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The regime of community of acquisitions- Le régime de la communauté d’acquêts

This is the regime that spouses automatically acquire when they marry in France if they have not signed a marriage contract.

Each spouse keeps as personal property:

The regime of the community includes property purchased during the marriage as well as income (including income from own property, for example rent from accommodation purchased before the marriage).

Both spouses are responsible for the debts incurred by them, debts incurred for the education of children or the maintenance of the household. Each spouse has the power to administer the common property alone. However, a spouse cannot make a donation of community property without the consent of his or her spouse. 

This regime allows spouses to build joint assets of which the surviving spouse will receive half at the time of death.

COMMUNITY REGIME FOR FURNITURE AND ACQUISITIONS

Each spouse keeps as personal property:

the buildings he owned before his marriage;

those which are given to him or which he inherits during his marriage.

Both spouses can decide to manage the property together (in this case the signature of both spouses is essential for each decision).

PROPERTY SEPARATION REGIME

Each spouse remains independent from a legal and financial point of view. No community exists between them.

Each spouse does what they want with their property alone (management, sale, etc.) and is responsible for their own debts. Interesting regime for self-employed workers because it protects the spouse’s assets from being also liable in case of a bankruptcy.

This regime, generally resulting from a marriage contract, can also result from a decision ordered by the judge following a legal separation.

UNIVERSAL COMMUNITY REGIME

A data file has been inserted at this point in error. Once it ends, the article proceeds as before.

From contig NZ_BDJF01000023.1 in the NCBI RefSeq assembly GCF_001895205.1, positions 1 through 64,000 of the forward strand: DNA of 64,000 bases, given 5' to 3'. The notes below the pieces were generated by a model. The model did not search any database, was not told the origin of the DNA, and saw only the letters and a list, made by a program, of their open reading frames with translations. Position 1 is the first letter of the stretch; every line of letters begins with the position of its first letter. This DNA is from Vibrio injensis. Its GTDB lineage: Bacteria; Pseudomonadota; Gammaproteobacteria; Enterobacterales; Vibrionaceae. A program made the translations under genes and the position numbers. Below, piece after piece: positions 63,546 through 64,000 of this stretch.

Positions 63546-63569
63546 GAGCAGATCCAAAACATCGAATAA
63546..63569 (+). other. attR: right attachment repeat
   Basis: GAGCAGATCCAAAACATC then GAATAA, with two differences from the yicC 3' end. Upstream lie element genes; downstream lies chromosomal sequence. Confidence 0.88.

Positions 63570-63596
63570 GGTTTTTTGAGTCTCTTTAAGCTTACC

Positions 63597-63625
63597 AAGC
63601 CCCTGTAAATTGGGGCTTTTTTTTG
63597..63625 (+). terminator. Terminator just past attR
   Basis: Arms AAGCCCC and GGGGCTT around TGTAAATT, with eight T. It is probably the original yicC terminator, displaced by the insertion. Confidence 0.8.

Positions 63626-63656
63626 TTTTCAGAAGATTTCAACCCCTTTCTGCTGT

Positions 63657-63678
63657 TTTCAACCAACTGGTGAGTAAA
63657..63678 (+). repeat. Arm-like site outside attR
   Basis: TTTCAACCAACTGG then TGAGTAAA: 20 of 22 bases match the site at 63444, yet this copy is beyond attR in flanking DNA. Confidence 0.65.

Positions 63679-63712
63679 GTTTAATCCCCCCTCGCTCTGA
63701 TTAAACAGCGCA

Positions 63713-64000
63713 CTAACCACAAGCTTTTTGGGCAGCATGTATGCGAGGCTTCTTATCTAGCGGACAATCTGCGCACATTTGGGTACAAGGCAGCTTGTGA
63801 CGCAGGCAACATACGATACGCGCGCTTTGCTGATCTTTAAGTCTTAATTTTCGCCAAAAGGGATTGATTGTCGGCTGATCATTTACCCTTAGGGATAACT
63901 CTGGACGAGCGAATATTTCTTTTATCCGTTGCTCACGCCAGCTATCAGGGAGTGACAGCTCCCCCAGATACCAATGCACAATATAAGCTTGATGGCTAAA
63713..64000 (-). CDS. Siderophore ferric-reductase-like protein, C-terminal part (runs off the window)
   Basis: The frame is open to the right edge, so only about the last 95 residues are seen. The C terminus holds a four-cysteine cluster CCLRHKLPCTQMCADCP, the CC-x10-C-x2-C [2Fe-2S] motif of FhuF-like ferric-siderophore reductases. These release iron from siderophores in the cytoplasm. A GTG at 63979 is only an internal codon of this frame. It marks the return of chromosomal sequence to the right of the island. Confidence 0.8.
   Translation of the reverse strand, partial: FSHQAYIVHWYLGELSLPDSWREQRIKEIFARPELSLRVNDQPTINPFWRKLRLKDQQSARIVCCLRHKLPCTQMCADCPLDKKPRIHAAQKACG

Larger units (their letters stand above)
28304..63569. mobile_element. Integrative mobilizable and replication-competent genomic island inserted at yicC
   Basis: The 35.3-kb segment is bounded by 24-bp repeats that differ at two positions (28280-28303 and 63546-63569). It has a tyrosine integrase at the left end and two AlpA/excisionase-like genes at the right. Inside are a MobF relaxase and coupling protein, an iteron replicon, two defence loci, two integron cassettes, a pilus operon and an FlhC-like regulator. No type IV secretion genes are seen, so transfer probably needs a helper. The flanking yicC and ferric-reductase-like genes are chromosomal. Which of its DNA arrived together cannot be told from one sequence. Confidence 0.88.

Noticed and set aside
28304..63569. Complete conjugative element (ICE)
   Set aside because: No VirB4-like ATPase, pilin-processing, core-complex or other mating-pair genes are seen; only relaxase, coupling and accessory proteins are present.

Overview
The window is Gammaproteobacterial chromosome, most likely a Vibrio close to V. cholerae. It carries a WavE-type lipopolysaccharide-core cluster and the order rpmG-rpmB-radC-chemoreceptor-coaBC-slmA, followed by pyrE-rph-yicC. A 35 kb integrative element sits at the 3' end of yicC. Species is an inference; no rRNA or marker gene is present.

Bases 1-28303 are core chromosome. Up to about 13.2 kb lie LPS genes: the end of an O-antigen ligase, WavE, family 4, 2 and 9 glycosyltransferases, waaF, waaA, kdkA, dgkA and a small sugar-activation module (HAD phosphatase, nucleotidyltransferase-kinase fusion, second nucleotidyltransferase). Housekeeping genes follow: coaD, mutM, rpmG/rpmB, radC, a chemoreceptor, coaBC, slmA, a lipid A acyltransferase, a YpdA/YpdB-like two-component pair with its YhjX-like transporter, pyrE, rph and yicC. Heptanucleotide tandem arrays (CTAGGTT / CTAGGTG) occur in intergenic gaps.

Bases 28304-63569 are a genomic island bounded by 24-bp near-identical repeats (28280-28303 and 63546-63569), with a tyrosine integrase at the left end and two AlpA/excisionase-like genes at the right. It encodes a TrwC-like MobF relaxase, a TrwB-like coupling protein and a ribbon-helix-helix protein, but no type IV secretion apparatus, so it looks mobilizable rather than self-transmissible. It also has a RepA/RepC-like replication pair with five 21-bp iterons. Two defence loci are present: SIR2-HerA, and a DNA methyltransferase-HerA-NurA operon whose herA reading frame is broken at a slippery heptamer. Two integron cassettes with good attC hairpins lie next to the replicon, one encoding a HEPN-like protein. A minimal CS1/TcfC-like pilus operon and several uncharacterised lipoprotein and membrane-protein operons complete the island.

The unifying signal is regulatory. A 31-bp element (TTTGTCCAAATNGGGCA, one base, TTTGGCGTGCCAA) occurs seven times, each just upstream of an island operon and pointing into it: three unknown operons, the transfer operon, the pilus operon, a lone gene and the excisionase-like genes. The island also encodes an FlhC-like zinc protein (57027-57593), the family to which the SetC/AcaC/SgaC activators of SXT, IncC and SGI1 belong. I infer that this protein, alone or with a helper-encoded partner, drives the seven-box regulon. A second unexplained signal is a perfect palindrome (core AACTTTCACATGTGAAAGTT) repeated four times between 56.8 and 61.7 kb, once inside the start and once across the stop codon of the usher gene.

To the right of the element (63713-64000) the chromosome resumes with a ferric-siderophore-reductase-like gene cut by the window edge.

The spouses agree that all their property, whatever its nature, wherever it comes from, is common, including debts during the duration of the marriage.

The spouses no longer have any personal property except property of a marked personal nature (clothing for example), damages received in compensation for personal injury, donations or legacies received by one of the spouses when The deed of gift or the will provides that they cannot become common.

Most of the time, couples add a clause of full attribution to the last living person.

The objective is that upon the death of one spouse, the entire assets of the couple (including common property) become the property of the other without opening an inheritance. In the absence of this clause, the surviving spouse only has rights to half of the common property.

With the abolition of inheritance taxes between spouses, this regime has lost much of its interest. It also presents disadvantages for the couple’s children: they do not inherit from the first parent who dies and thus lose the benefit of a tax deduction for the calculation of inheritance tax. Finally, it is not recommended in the presence of children born from a first union, who can take legal action to recover the share of inheritance that should go to them.

Whatever the matrimonial regime adopted by the spouses, the following French legal principles will apply:

Each of the spouses has the power to enter into contracts alone which have as their object the maintenance of the household or the education of the children: any debt thus contracted by one also binds the other, unless it is manifestly excessive. 

Each spouse may have a deposit account opened without the consent of the other spouse, and any securities account in their personal name. He can freely dispose of these funds and these securities as well as what remains of their salary, once their contribution to the household expenses have been paid.

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